- In the command prompt window, type the following command: ipconfig /flushdns.
- Press “Enter” to confirm. If you are successful, you will see a message stating that the DNS resolver cache has been flushed.
How to clear DNS cache entries on Linux
The Linux operating system doesn’t come with DNS caching capabilities by default — this feature is implemented differently by each distribution. Here is what you need to do to clear DNS records on the most popular versions:
- Open the terminal by pressing Ctrl, Alt, and T simultaneously.
- Based on your distribution, enter the following command to flush DNS:
- Ubuntu: sudo systemd-resolve –flush-caches
- NCSD: sudo /etc/init.d/nscd restart
- Dnsmasq: sudo /etc/init.d/dnsmasq restart
- BIND: sudo /etc/init.d/named restart
- If prompted, enter your password to confirm that you want to flush DNS cache records.
How to clear DNS cache entries on Google Chrome
Browsers have their own DNS caches, separate from your operating system. If you flush DNS on your device but not your browser, you could still end up using outdated DNS records while browsing. Here’s what you need for a clean start on Google Chrome:
- Open Google Chrome on your device.
- Enter the following in the address bar: chrome://net-internals/#dns
- Click “Clear host cache” to flush DNS records.
Why would you want to flush DNS?
While DNS caching can greatly improve your online experience, there are also practical benefits to periodically flushing DNS. Here are a few good reasons why you’d want to flush your DNS cache at least once in a while.
- Avoiding DNS spoofing. DNS spoofing refers to a wide range of cyberattacks that rely on altering the entries held on DNS servers to redirect victims to fake websites. The malicious DNS entries are distributed to the victims’ devices as part of the DNS resolution process and stored in their DNS cache. If your DNS server operators catch wind of what is going on, they will restore the proper values from backups — in that case, flushing your DNS cache will delete the bad entry from your system and let your device fetch a new one.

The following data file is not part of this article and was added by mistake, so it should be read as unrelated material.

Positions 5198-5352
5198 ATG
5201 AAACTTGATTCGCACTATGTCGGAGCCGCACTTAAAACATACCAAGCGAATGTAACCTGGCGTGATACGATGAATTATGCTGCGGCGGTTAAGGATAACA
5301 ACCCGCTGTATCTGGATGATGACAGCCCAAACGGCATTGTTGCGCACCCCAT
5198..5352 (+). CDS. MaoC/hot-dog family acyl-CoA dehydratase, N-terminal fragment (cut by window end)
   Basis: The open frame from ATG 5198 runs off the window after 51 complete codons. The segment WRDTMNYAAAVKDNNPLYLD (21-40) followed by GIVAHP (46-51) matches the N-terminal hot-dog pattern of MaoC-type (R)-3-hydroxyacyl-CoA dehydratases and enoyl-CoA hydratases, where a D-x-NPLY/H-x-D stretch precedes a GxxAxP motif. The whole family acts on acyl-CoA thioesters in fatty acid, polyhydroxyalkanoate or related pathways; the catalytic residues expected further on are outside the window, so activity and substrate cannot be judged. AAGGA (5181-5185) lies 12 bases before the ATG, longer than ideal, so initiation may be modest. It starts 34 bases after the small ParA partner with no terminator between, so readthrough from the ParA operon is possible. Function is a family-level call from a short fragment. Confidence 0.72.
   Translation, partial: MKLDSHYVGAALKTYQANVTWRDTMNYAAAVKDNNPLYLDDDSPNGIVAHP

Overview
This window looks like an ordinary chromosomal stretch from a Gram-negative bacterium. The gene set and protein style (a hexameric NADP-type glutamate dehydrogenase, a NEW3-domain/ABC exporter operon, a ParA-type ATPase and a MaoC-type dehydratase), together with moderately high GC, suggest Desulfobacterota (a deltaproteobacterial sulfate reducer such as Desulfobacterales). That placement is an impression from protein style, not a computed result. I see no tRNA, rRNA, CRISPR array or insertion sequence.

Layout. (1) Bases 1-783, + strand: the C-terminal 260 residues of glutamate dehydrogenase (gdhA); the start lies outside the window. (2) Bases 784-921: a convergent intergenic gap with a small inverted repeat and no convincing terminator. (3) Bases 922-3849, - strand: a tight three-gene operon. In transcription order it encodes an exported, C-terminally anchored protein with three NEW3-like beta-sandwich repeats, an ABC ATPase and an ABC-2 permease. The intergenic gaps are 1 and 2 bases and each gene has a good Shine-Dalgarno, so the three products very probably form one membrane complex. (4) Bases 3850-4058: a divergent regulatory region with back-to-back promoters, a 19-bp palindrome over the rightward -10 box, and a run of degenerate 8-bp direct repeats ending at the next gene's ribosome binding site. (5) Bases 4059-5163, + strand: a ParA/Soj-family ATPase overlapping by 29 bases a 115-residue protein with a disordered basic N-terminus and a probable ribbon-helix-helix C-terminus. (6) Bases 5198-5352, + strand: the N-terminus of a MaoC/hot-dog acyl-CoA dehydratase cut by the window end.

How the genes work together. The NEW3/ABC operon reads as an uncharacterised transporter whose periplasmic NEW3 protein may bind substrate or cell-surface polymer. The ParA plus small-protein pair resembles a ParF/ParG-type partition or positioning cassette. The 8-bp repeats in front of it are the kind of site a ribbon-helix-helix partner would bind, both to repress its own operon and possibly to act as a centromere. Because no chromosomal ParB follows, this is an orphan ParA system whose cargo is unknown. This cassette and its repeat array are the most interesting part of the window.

- Avoiding DNS cache poisoning. DNS cache poisoning is a specific type of DNS spoofing that exploits the DNS lookup process. When a DNS server doesn’t have the requested DNS record on hand, it may query more authoritative servers for additional information. At this point, the hackers can bombard the DNS server with bogus responses to trick it into accepting the fake value as legitimate. Storing this value “poisons” the DNS resolver cache — the bad entry will now be returned to victim devices as part of DNS resolution. Just like with DNS spoofing, flushing your DNS cache will clear any compromised records and allow your device to request new values.
- Clearing out old DNS entries. Some DNS records simply outstay their welcome. If a website’s IP address changes before the associated DNS record’s TTL expires, you could end up running into a wall of “server IP address could not be found” errors while trying to connect. To get the website’s new IP address, flush your DNS cache and enter the desired web address into your browser — your device will query the DNS server again, potentially netting you the new value.
- Switching to a new DNS server. Most people use the default DNS server assigned to them by their internet service provider (ISP), but that’s not often their best option. ISP-assigned DNS servers may hold outdated information, block certain websites, or even compromise your privacy (because your ISP can see which DNS queries come from which IP address). As a result, many people switch to private DNS providers — but if they forget to flush DNS cache records after they change DNS servers, they’ll be stuck using their old DNS provider’s entries until the latter’s TTL expires.
- Clearing private information. Just like your browsing history, your DNS cache stores information about where you’ve been online — after all, you wouldn’t have a DNS record if you didn’t try to visit the associated website. This private information can be dangerous in the wrong hands, such as criminals wishing to study your habits for a spear phishing attack. Periodically flushing your DNS cache prevents this sensitive data from accumulating.